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MARIN COUNTY'S NEWS MONTHLY - FREE PRESS
(415)868-1600 - (415)868-0502(fax) - P.O. Box 31, Bolinas, CA, 94924

May, 2005

 

Jim Scanlon Dies

Jim Scanlon, writer, scientist, youth advocate and friend to so many was swept away on the morning of April 14, suffering a fatal heart attack while driving in San Rafael. He was on his way home after complaining about respiratory discomfort in his regular yoga class early Thursday morning. Taken to Marin General Hospital, he was dead on arrival.
Jim was in good physical health and was known for taking care of himself with ample exercise and a healthy diet.
This was the end of a remarkable life's journey that began December 6, 1934 on Staten Island in West Brighton on the East Coast. He graduated from Ft. Richmond High School after attending Catholic grammar school. During high school he worked as a weekend longshoreman after his father died. On high school graduation he joined the army during the Korean War, and served as a paratrooper in the 11th Airborne Division and in the 508th Airborne Regimental Combat Team.
Leaving the military, Jim attended Columbia University and at graduation with a liberal arts degree worked for the Department of Defense for five years in Frankfurt Germany. Upon leaving his position in Germany, he traveled to Spain and attended the University of Madrid where he perfected Spanish. He then traveled through Mexico and came to California to see his friend Richard Sloan in Inverness. He returned to Staten Island and worked as a caseworker for the New York City Welfare Department.
There, he married Mary Bresnihan and the couple moved to Marin. He began a career as a Probation Officer working with young people and later as journalist writing about Marin and science.

Richard Sloan's friendship with Jim began in military service and continued during a stint in military intelligence. "Nobody could have ever had a better friend. There was nobody else like him." That friendship flourished for more than 40 years.
"So many things made him special," Sloan said. "I never heard him say anything negative except for politicians. He accepted everyone. He was non-judgmental. He was always up.
"He was so aware of the people around him. So aware of other people's needs. He knew something special about everyone he came into contact with. He made you feel special."

In his 26-years with the Marin County Probation Department he was always a straight shooter who played by the book. Some would describe him as a hard-ass, but not over the long run.
Lawance Wheeler, a juvenile probationer with whom Jim worked, on hearing of Scanlon's death, wrote that when he had met Jim he had been on wrong path, without parental supervision or caring...
"I was shocked to hear of Jim's death. I wish I could have saved his life as he'd saved mine some 40 years ago...
"He was a 'tough talking hardass' in the view of us kids. But he was also there to back you up 100% if your deserved it...
"Because of Jim, my first job was a Juvenile counselor in a group home in San Rafael. I later completed college and became a teacher, and worked for the UN in Southeast Asian refugee camps...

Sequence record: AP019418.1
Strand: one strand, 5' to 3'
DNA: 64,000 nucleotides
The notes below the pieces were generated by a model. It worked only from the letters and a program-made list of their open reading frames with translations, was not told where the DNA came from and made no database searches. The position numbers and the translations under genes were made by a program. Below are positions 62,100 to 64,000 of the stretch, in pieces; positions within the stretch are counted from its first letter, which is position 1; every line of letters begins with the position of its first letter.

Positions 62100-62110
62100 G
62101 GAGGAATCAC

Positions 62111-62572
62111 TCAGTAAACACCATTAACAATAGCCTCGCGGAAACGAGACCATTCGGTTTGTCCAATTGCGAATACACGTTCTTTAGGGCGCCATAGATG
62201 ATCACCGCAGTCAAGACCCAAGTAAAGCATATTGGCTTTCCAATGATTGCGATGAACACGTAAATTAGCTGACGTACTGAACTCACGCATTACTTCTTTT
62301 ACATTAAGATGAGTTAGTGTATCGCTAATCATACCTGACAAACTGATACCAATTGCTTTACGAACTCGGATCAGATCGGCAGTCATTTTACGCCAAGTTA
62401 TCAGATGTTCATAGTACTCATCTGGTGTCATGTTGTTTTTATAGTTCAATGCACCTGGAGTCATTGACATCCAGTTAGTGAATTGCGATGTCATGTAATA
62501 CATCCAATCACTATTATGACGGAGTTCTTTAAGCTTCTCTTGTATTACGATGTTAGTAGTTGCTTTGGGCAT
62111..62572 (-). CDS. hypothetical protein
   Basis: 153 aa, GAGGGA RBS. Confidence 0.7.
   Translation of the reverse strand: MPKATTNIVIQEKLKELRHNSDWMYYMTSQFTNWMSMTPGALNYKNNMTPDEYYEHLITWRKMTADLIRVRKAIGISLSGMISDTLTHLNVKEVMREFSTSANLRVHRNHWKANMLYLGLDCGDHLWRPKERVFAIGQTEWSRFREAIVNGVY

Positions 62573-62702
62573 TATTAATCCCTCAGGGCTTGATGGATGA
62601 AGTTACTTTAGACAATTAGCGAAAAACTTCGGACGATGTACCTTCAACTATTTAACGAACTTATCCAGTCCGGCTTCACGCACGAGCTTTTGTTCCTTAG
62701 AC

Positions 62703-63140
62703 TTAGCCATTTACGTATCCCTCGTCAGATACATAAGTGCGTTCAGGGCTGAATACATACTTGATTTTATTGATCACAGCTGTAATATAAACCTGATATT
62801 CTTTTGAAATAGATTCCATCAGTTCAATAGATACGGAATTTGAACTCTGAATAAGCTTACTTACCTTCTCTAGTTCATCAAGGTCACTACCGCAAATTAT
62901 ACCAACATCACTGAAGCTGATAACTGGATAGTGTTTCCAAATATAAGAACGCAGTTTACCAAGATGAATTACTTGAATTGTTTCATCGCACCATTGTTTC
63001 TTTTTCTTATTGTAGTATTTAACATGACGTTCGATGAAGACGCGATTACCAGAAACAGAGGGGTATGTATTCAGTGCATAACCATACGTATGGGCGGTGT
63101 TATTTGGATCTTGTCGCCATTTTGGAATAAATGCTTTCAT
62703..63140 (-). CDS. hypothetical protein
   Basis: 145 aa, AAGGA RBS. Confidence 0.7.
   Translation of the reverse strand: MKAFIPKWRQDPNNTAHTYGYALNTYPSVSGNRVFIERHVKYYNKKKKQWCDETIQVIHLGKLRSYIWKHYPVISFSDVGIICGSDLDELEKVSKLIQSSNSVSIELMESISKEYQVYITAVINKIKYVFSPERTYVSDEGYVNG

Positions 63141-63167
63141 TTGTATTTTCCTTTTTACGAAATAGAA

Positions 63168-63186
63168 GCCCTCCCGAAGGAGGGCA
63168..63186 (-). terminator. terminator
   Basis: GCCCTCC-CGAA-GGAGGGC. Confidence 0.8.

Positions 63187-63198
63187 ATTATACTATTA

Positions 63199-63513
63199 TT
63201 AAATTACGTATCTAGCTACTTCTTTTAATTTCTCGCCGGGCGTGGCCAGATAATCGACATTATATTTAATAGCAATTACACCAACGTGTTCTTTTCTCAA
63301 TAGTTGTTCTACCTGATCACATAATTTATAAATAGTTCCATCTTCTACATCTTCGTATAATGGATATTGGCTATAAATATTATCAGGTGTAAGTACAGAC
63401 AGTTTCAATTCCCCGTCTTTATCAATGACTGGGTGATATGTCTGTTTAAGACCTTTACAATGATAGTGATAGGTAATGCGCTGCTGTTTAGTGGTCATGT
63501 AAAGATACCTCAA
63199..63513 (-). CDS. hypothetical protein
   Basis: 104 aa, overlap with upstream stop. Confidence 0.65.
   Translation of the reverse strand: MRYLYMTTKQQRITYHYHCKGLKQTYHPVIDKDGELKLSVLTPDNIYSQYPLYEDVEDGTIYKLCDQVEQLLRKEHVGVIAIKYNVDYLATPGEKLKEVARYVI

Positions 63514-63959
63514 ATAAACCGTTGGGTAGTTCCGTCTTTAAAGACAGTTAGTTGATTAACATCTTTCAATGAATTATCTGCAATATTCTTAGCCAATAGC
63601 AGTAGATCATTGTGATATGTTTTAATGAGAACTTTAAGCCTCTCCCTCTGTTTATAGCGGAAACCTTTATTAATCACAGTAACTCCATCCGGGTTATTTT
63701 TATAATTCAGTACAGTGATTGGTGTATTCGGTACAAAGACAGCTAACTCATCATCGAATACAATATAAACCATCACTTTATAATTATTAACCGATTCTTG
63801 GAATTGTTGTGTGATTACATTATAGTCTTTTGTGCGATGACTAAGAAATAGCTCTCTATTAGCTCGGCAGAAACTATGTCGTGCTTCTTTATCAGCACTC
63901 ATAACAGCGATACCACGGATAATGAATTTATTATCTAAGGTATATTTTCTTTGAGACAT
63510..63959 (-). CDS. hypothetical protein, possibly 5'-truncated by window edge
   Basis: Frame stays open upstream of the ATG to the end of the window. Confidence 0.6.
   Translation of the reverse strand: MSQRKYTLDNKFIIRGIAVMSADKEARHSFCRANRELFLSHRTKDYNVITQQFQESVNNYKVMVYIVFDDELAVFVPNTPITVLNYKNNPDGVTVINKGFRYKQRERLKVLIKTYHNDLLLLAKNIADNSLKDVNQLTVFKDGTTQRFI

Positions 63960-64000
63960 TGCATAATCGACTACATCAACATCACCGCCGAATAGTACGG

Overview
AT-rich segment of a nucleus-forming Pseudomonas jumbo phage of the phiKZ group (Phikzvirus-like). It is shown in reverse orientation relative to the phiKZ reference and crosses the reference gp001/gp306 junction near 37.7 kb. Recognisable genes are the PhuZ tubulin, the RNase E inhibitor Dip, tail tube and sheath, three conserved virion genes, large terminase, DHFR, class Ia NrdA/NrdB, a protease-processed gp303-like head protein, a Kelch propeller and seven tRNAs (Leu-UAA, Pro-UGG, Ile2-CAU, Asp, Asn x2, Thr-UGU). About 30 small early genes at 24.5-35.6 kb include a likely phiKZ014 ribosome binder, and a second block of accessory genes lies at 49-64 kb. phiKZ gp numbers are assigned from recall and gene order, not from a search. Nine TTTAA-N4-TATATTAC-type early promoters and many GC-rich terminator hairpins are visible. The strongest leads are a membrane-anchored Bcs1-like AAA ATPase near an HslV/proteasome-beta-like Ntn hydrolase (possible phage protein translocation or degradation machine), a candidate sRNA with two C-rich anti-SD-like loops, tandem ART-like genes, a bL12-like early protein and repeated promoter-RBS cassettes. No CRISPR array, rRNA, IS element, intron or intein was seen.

"Without Jim, I would have most likely ended up as a most of my peers, either dead or in prison...
"Jim, I'm sorry I couldn't say 'thanks' to your face one more time."

Retired Chief Probation Officer Ron Baylo said, "I had the pleasure of Jim's friendship for almost 30 years. His intelligence, integrity and endless curiosity were remarkable. I am deeply saddened by his passing. The community has suffered a great loss."
Baylo spoke of Scanlon's personal loyalty: "He was a very unique guy. He was always there for you. He was amazing. There was an incredible level of personal loyalty that he would have for friends."

Jim wrote for the Coastal Post from the early beginnings of the alternative newspaper in West Marin. "He began as a columnist and turned into the finest of writers with the most convoluted and complicated subjects imaginable-the tortured Marin County Courts," said Publisher Don Deane.
"Jim covered the Marin Municipal Water District for years, championed mutual environmental causes with Leo Cronin, delved into AIDS before it became a recognized medical catastrophe, pioneered writing on ozone, global warming and the Marin County Family Courts. He had enormous curiosity and attention to detail. He was an excellent researcher. He cannot be replaced," Deane said.

He was a member of the US Geological Society and traveled to Chile to do research on ozone every year for a decade. He helped fund library positions in Punta Arenas and provided needed scientific equipment for research.
Forrest Mims, a science associate of Jim's and the Chairman of the Environmental Science Section, Texas Academy of Science, observed, "His passing is a huge loss for citizen science, for he was in the process of preparing a feature for THE CITIZEN SCIENTIST (which I edit; www.sas.orgt/tcs) on his latest findings from South America."
His wife, Mary Scanlon, from whom he was divorced, predeceased Jim. Surviving Mr. Scanlon are his brothers Kenneth and John, a sister, Joyce Campbell, and a number of nieces and nephews.
Jim did not wish to have a funeral or memorial service. Friends will gather to celebrate his life in late May. Notices will be published in the Pt. Reyes Light, the Chronicle and the Marin Independent Journal.

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